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In the Cluster of Excellence Frankfurt “Macromolecular Complexes” (CEF) international teams of scientists investigated the structure and function of large macromolecular complexes, in particular membrane proteins and their assemblies, complexes involved in signal transduction and quality control and RNA-protein complexes. CEF was established in 2006 by Goethe University together with the Max Planck Institutes of Biophysics and Brain Research. CEF grew out of the long-standing collaborative research on membrane proteins and RNA molecules. CEF strengthened research efforts in these fields by recruiting further excellent scientists to Frankfurt. Following a successful proposal to the Wissenschaftsrat for a new research building, CEF founded the Buchmann Institute for Molecular Life Sciences (BMLS), a state-of-the-art research facility which houses research groups from four faculties of the University. CEF enhanced the technological infrastructure in Frankfurt by purchasing new instrumentation. The Frankfurt Center for Advanced Light Microscopy and the Frankfurt Center for Electron Microscopy are both located in the BMLS and were established by scientists recruited by CEF. The Cluster promoted scientific exchange through a range of programmes as well as through workshops, international conferences, lecture series and faculty dinners. CEF scientists published more than 2600 original research publications (incl. 479 research papers in journals with an impact factor of ≥10) during the Cluster’s lifetime. Important structures of macromolecular complexes have been determined in CEF. Examples for important membrane complexes include the atomic structures of complex I and the ATP synthase of the mitochondrial respiratory chain and of the antigen translocation complex TAP. Research on RNA structure and function led to the definition of regulatory principles of temperature sensing riboswitches, the structure-function relationship of RNA polymerase I, the functions of microRNAs and the mechanisms of rRNA maturation and downstream processes during ribosome biogenesis and recycling. For instance, CEF scientists identified the receptors of ubiquitin chains on the proteasome, deciphered the role of linear ubiquitin chains and described macromolecules regulating mitophagy, xenophagy and ER-phagy. They delineated the role of sumoylation in ribosome quality control and characterized the process of genetic quality control in oocytes. The efforts in these three research areas were accompanied by approaches to design or reprogram macromolecular complexes and new methods developed to expand the already strong expertise. CEF scientists established and advanced the principles of optogenetics as well as biochemical methods for light regulation. They also developed biophysical techniques for the structural and functional characterization of macromolecules. Example include light-switchable molecules designed for in-cell applications and time-resolved techniques to study RNA folding. Light sheet microscopy for the observation of development and LILBID mass spectrometry for the analysis of membrane complexes was improved. PELDOR-EPR was developed to a resolution that allows in-cell measurements.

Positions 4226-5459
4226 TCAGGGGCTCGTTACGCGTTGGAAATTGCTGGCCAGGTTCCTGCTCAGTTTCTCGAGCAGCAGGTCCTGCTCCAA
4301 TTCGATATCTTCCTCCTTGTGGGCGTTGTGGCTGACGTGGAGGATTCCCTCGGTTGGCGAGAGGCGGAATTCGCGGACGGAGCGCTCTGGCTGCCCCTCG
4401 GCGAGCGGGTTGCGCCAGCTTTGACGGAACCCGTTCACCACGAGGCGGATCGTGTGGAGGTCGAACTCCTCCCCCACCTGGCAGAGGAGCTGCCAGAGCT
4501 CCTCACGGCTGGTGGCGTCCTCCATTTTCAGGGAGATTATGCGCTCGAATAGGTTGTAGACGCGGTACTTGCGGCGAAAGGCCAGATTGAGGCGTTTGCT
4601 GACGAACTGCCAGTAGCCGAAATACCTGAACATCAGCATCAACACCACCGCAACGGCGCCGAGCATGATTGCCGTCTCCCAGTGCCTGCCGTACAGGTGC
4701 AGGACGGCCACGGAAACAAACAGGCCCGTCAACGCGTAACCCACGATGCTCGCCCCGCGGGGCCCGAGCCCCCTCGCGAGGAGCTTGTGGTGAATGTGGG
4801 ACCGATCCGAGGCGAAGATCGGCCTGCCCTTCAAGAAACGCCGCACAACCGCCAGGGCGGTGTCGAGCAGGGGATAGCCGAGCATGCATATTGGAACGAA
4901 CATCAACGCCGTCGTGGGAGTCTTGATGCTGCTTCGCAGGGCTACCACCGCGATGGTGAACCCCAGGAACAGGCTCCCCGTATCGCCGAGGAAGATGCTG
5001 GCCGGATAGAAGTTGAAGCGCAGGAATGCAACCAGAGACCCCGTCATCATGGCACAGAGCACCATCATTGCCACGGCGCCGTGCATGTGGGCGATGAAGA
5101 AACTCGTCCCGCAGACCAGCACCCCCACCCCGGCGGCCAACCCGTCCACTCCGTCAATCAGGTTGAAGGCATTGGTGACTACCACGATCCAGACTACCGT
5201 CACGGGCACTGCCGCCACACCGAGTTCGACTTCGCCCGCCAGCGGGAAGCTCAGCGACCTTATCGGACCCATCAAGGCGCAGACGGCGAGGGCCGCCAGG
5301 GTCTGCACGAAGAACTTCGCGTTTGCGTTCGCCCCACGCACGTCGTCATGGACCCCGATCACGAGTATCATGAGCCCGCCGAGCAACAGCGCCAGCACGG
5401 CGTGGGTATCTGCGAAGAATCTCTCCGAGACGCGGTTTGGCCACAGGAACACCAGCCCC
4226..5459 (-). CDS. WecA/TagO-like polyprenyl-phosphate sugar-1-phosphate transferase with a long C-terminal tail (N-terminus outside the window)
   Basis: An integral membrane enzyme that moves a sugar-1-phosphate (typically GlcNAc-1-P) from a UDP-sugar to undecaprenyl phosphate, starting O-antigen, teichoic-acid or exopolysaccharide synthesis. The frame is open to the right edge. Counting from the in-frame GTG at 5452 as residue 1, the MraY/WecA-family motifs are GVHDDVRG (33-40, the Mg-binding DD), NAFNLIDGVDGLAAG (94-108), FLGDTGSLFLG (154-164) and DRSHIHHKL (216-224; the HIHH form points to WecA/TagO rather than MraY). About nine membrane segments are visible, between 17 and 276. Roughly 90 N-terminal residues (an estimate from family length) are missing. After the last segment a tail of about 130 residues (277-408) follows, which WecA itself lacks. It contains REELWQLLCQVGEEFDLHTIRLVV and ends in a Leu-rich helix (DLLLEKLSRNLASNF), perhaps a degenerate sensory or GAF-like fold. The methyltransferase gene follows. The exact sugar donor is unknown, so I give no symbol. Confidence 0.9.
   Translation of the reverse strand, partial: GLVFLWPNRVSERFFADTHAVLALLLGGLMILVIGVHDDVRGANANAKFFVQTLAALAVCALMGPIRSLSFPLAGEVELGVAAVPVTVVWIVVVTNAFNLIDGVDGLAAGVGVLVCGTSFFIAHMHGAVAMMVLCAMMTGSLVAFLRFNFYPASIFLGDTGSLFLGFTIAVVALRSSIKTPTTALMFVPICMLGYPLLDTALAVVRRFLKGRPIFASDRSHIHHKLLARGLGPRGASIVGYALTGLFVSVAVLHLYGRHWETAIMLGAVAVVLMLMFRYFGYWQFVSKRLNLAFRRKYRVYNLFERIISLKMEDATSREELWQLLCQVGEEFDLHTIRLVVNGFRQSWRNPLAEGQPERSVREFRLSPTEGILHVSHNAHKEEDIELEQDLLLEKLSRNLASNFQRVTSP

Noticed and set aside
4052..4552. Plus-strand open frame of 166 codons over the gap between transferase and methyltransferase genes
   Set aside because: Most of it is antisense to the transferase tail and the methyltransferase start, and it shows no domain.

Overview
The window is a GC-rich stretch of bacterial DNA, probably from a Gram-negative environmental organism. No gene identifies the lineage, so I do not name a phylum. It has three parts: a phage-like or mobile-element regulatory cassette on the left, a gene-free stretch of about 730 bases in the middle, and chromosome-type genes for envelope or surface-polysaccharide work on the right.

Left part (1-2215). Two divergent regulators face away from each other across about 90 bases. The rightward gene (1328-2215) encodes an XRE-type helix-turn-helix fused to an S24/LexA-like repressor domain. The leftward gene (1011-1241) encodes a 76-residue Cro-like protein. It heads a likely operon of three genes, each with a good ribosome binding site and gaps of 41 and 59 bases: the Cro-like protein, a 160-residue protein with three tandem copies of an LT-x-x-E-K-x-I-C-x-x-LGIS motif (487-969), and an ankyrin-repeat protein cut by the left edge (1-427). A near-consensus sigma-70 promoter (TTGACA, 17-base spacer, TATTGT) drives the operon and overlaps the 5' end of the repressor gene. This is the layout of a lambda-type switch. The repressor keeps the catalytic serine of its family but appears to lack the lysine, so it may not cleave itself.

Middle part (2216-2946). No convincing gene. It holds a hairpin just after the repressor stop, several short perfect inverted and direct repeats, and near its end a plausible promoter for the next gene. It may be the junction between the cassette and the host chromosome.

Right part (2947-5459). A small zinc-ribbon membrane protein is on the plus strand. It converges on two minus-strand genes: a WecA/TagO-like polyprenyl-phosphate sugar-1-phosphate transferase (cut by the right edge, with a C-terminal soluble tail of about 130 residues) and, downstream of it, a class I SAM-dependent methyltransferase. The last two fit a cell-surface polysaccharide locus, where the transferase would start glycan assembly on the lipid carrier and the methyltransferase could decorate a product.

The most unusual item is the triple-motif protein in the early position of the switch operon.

The figure below describes the structure of CEF. Further information is provided under the individual research areas. The research publications can be accessed here and also a list of honours awarded during CEF.